This is an example of the kind of thing that should no longer happen anywhere in the world. Seriously, what in the hell can you even say about something like this?
Sorcery. Goddamned sorcery.
A young mother accused of sorcery was stripped naked, doused with petrol and burned alive in front of a crowd including schoolchildren in Papua New Guinea, reports said on Thursday.
The woman, named by The National newspaper as Kepari Leniata, 20, was reportedly tortured with a branding iron and tied up, splashed with fuel and set alight on a pile of rubbish topped with car tyres.
All of this started when a six year old boy died earlier in the week after suffering stomach and chest pains. Kepari was accused and later admitted to the crime (whether or not she was tortured to confess, I don’t know). As they were setting her on fire, there were police and other emergency responders in the area, but they were deliberately blocked and could get in to save her.
Go mob mentality.
There is a widespread belief in sorcery in the poverty-stricken Pacific nation where many people do not accept natural causes as an explanation for misfortune, illness, accidents or death.
I looked up some of the information on Papua New Guinea. According to the US Department of State, 96% of the population considers themselves Christian. Normally we don’t really think of Christians of today’s era pulling shit like this, but here’s the important caveat:
Many citizens combine their Christian faith with some pre-Christian traditional indigenous practices.
This is what missionaries should expect when they try to convert a completely foreign people to their religion. They’re going to tailor that religion to match the kind of culture they already have, not adjust their way of life to accommodate it. If the people of Papua New Guinea were dangerously superstitious and never developed any sort of naturalistic explanations for phenomena like illness or death, then with or without Christianity, they’re going to interpret anything that falls outside of their limited understanding as sorcery, magic, or the work of evil spirits.
As I said about a week or two ago, it’s not so much the content of the religion that’s the source of the problem as where the it takes hold and the sophistication of the culture that embraces it. Are they literate? Educated? Do they embrace secular law? The scientific method? Some basic form of equal rights? Keep in mind exactly where we were as a culture when the Salem Witch Trials went down. They weren’t all that long ago, in the scheme of things … and there are plenty of parallels with the current situation:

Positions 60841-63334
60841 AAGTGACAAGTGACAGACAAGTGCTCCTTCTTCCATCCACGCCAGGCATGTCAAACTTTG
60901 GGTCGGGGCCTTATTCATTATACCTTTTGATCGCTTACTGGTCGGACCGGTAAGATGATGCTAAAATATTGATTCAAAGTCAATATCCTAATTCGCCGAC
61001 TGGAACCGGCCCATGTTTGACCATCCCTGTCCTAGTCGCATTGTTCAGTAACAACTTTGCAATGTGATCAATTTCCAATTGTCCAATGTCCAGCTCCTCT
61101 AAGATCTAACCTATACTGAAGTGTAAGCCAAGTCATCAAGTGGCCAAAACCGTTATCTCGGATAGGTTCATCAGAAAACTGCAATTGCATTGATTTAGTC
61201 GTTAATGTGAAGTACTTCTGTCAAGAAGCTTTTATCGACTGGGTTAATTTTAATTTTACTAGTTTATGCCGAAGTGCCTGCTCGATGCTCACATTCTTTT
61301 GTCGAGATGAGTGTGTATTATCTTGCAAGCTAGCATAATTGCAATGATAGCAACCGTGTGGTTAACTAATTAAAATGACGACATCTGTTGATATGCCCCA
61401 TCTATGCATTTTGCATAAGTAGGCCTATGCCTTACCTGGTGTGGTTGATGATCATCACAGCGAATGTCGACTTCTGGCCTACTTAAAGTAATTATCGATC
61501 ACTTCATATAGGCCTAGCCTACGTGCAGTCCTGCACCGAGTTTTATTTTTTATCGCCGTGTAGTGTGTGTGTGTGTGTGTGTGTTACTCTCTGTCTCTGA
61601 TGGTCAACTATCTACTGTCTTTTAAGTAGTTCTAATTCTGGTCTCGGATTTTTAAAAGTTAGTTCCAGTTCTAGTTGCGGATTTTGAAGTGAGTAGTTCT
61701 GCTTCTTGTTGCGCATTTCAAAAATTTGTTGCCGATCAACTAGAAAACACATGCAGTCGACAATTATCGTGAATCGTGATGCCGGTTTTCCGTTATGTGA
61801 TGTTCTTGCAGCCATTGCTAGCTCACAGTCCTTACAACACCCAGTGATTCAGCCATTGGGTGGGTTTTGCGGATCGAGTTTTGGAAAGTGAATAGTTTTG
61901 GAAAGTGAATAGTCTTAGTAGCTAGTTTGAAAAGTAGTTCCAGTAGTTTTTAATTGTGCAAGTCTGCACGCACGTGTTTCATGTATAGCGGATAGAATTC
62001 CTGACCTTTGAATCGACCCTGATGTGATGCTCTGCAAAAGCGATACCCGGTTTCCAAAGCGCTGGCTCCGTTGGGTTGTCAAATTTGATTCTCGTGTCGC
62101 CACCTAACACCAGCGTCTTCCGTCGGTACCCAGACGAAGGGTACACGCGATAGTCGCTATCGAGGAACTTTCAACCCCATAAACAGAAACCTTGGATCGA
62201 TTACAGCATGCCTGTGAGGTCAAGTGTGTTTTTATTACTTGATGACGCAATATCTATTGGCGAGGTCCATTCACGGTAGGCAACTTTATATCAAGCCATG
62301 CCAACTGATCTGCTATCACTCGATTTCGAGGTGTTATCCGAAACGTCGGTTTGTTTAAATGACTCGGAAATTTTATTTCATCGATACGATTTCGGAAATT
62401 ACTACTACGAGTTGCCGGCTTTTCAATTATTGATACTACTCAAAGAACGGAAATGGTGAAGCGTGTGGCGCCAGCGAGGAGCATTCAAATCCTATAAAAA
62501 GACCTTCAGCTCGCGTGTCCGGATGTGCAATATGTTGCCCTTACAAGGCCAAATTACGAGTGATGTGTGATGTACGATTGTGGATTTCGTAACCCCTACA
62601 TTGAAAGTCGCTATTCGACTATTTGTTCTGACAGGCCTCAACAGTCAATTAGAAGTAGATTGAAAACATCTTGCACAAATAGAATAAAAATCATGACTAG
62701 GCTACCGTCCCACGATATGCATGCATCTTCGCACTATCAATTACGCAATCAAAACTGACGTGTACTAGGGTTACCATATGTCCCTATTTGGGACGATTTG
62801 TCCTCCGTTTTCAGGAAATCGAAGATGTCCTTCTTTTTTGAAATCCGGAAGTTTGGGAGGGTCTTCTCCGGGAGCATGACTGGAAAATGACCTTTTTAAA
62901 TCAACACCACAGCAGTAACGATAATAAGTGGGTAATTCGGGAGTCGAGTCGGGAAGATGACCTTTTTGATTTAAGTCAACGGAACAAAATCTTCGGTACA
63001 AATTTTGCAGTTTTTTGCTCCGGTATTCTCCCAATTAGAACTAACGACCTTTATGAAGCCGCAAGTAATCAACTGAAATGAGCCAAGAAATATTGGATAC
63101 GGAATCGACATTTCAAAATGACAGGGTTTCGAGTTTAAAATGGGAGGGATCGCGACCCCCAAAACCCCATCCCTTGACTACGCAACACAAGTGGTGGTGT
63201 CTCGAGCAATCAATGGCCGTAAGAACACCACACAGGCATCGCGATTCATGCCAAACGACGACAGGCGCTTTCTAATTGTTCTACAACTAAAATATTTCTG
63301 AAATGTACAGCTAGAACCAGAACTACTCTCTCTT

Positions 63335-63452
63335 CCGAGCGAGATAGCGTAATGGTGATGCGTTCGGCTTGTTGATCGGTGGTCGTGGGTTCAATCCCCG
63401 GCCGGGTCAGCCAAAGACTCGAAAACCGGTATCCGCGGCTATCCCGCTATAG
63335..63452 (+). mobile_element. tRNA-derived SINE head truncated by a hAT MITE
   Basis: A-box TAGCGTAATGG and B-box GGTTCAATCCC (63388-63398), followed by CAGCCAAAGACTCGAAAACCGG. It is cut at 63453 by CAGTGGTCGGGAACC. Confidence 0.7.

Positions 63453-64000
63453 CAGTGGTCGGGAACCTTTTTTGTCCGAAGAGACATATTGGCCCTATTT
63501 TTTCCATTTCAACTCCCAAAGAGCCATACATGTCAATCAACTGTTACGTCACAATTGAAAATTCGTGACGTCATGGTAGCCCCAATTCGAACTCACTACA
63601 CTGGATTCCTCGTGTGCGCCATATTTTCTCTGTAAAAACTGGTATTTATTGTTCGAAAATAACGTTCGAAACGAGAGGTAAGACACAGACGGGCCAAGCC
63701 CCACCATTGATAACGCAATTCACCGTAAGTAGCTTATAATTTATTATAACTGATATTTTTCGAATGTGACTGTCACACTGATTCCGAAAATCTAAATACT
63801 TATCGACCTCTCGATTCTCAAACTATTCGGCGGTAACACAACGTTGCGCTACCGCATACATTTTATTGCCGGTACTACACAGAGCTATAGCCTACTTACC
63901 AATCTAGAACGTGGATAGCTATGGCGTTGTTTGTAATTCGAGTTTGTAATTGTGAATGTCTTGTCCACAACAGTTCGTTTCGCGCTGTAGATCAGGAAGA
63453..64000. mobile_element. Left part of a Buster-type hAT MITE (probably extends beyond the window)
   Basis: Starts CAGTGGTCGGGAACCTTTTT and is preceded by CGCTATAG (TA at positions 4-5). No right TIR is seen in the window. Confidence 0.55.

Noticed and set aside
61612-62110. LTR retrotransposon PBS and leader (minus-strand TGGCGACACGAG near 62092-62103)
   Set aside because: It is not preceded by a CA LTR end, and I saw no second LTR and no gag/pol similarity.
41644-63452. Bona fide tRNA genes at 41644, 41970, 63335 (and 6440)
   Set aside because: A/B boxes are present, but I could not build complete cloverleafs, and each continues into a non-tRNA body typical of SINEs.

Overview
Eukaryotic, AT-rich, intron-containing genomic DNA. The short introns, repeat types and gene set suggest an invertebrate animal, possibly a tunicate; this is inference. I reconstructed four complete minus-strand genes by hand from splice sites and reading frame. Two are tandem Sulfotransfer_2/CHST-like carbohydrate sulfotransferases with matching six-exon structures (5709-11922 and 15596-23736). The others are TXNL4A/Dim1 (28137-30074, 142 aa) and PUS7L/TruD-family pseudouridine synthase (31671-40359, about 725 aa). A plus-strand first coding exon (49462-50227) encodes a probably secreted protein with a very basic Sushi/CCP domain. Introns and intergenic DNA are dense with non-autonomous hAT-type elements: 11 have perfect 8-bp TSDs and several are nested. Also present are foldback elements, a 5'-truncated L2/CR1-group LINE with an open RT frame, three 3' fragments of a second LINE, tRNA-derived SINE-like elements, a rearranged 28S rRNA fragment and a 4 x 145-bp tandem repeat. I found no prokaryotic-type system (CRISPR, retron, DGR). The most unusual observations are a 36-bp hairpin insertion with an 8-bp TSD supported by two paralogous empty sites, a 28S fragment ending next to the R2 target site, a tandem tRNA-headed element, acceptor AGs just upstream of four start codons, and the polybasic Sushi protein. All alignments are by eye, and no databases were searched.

The US embassy in the Papua New Guinea capital Port Moresby issued a statement strongly condemning the “brutal murder” of Leniata, who had an eight-month-old daughter, as evidence of “pervasive gender-based violence”.
… like the fact that the accusations of sorcery tend to target women as a way to cover up what would otherwise have been some kind of allegation against a male perpetrator. For example, a man tries to force himself on a woman. She fights back and rejects his advances. As revenge, he accuses her of witchcraft and whips up the fury of a mob to back him up. And, since the bible tells us not to suffer a witch to live, it’s pretty clear what needs to be done.
The cure for this dangerous and deadly level of superstition and lack of understanding of the natural world is education. Whether it’s the people of Papua New Guinea who still think magic spirits are responsible for the weather or it’s a Christian family in the Bible Belt who are convinced that the Earth is 6000 years old and evolution is a fraud, education and the encouragement of rational inquiry are the most important tools in removing the dangerous superstitions at the root of all faith based belief systems.